In November 2005, photojournalist Alex Masi and I travelled to the Middle East to follow a project on Israeli Bedouin tribes, thanks to contacts we had made with Bustan’l’Shalom, a NGO working in the region, staffed by both Jewish and Muslim activists. That trip and the following one in March 2006 resulted in my first major story to be published in the English press. (Bora, 2006)

From the very beginning, I understood that a traditional journalistic approach — a modus operandi that, ideally, wants to be completely detached from the subject of a story in order to preserve impartiality — was not going to work as well as theoretical models studied at school would have put it. The reality of the Bedouin society struck me more deeply than I had expected, and I could not help but proving sympathy for their plight. Israeli citizens in every aspect, they constitute a sizeable minority of Israel’s total population — about 180,000 in a nation of 6 million — but they often struggle to raise the international public attention, overshadowed by the more familiar Palestinian conflict.

Furthermore, they are at a crossroad of historical importance that is alienating older generations from younger ones, thus threatening the very foundations of their patriarchal, herding society. Modernity infiltrating their uneducated lives, and their supposed integration with the wider Israeli society, have so far had as their sole effect the creation of two groups that face different problems in very different situations. About half the Bedouin population has accepted the government’s relocation offers and has become urban proletariat, while the other half has staunchly refused to resettle and still lives scattered in the desert, without electricity, water or sewage systems, in villages that the authorities do not recognise.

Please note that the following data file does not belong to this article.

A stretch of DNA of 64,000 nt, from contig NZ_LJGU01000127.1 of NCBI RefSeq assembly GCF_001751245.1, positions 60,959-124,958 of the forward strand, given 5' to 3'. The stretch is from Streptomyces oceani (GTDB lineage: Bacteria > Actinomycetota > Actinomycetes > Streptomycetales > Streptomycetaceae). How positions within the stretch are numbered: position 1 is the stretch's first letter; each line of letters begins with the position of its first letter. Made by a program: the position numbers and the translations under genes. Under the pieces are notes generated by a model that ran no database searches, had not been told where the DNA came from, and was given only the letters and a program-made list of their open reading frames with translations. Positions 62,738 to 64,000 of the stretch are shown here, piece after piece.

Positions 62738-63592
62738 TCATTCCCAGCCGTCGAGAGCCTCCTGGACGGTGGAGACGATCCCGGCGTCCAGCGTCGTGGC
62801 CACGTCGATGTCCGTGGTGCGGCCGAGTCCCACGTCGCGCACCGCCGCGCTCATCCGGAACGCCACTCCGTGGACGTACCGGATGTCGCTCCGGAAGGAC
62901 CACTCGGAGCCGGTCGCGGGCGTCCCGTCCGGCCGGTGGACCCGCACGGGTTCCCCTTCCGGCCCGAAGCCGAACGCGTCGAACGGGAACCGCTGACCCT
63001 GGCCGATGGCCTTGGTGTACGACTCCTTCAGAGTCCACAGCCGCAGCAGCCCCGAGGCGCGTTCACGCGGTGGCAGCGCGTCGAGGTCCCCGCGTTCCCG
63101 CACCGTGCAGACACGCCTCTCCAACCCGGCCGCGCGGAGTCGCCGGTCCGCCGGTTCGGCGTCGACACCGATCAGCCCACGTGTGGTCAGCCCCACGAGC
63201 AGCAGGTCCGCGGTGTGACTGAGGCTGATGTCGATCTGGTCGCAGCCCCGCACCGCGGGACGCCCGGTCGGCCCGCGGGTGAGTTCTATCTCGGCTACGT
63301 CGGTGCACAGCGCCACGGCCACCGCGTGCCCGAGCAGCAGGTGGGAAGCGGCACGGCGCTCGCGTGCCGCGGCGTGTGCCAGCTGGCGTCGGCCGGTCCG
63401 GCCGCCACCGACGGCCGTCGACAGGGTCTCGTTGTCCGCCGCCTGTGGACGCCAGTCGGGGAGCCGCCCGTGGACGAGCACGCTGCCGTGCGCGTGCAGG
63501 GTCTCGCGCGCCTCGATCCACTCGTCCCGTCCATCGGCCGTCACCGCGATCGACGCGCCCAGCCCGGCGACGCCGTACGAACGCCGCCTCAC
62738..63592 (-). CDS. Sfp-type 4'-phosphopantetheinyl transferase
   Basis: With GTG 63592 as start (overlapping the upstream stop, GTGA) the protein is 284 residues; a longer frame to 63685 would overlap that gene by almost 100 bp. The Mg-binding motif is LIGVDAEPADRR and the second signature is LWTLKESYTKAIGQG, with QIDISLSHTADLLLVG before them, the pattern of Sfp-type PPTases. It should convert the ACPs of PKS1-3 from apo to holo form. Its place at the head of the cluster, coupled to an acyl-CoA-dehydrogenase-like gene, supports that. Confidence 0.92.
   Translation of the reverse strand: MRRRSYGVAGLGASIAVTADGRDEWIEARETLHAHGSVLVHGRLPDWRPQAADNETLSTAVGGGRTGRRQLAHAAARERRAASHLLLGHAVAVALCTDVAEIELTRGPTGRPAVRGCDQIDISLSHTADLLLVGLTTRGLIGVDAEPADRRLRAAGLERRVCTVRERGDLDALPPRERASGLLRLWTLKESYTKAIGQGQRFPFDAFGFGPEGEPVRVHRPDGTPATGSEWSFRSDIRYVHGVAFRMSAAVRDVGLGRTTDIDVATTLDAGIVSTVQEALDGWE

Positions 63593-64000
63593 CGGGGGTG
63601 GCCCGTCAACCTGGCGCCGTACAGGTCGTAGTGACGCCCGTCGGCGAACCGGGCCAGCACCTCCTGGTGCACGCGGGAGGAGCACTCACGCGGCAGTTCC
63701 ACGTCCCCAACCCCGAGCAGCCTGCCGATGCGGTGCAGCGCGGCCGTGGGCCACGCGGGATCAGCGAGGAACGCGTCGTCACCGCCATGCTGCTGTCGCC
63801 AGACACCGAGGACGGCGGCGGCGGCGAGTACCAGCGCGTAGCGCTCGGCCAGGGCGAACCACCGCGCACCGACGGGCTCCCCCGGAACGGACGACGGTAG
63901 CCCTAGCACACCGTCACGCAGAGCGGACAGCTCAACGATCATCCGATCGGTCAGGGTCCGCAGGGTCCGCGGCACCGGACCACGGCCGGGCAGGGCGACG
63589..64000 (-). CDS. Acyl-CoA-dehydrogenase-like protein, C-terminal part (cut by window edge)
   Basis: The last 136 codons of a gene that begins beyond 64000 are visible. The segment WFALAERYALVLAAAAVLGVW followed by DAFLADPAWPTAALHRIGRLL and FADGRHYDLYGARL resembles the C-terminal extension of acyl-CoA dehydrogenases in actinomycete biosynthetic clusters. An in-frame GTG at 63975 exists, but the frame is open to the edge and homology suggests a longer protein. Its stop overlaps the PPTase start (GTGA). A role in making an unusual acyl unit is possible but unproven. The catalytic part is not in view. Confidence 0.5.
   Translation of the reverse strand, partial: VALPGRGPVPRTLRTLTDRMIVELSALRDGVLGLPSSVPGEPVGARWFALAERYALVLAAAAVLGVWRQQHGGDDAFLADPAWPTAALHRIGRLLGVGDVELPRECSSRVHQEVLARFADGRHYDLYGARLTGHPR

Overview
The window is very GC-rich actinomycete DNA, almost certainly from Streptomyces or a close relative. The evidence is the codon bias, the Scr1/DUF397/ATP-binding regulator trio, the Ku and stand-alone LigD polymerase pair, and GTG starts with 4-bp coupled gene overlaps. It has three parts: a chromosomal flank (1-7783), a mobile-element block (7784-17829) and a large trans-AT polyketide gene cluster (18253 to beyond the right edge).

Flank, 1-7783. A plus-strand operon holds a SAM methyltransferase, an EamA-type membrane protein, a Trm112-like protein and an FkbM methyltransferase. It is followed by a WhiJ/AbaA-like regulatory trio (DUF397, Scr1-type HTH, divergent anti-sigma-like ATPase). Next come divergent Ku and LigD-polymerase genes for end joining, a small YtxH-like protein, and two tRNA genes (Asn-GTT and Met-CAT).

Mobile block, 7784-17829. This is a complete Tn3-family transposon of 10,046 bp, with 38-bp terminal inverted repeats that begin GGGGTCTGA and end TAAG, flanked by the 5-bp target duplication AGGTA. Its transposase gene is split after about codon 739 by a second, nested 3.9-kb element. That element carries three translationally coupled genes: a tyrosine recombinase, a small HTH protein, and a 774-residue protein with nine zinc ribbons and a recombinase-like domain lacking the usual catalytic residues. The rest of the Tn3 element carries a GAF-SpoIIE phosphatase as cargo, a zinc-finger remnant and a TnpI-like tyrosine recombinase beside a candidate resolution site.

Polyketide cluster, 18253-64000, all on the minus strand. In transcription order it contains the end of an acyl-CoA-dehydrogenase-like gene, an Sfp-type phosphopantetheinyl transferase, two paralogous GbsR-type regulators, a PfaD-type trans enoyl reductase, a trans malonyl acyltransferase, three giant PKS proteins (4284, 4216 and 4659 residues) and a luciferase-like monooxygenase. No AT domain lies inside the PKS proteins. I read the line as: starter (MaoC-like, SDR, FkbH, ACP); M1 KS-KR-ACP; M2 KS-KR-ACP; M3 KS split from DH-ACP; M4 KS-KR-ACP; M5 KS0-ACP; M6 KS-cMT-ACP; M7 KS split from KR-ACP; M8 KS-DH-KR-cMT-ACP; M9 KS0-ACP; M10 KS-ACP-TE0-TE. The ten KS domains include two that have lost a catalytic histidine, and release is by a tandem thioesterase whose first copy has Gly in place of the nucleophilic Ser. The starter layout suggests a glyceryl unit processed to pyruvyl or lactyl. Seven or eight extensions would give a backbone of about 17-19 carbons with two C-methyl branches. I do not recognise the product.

A few days into my trip were enough to understand that it was a story that needed to be told. But this is how far my journalistic instinct and my theoretical preparation could take me, while more pressing questions regarding the validity of a standard approach multiplied as I went along. Was objectivity achievable? Did I need, as a foreign reporter, to be a witness only and leave aside my own opinions? Could the emotions, smells, and tastes I have experienced living among the tribes have a role in my reporting and foster a better understanding of their reality?

Reference: Bora, D. (2006) Bedouins of the Holy Land. The Middle East, August/September
2006, pp. 54-58.

Journalism Training supplement - Press Gazette UK

For this very same supplement, I have also interviewed a number of editors and asked them what makes a good journalist. Interviewees included Roger Alton, editor of The Observer, Simon Grant, editor of Tate etc., and Kevin Bakhurst, head of BBC news 24.

Press Gazette UK - NUJ centennary special issue

These are few of the interviews I made with young and old(er) members of the NUJ, which this year is celebrating its 100th birthday.

It was touching and fascinating to speak to individuals that have played such an important part — well, at least some of them — in the history of the union.

All extremely nice people these union workers, more often than not I would find myself just amicably chatting with them at the end of the interview.

Visit the NUJ web site for more info about their activities.

Global Report - Press Gazette UK

Global Report - Press Gazette UK

Press Gazette UK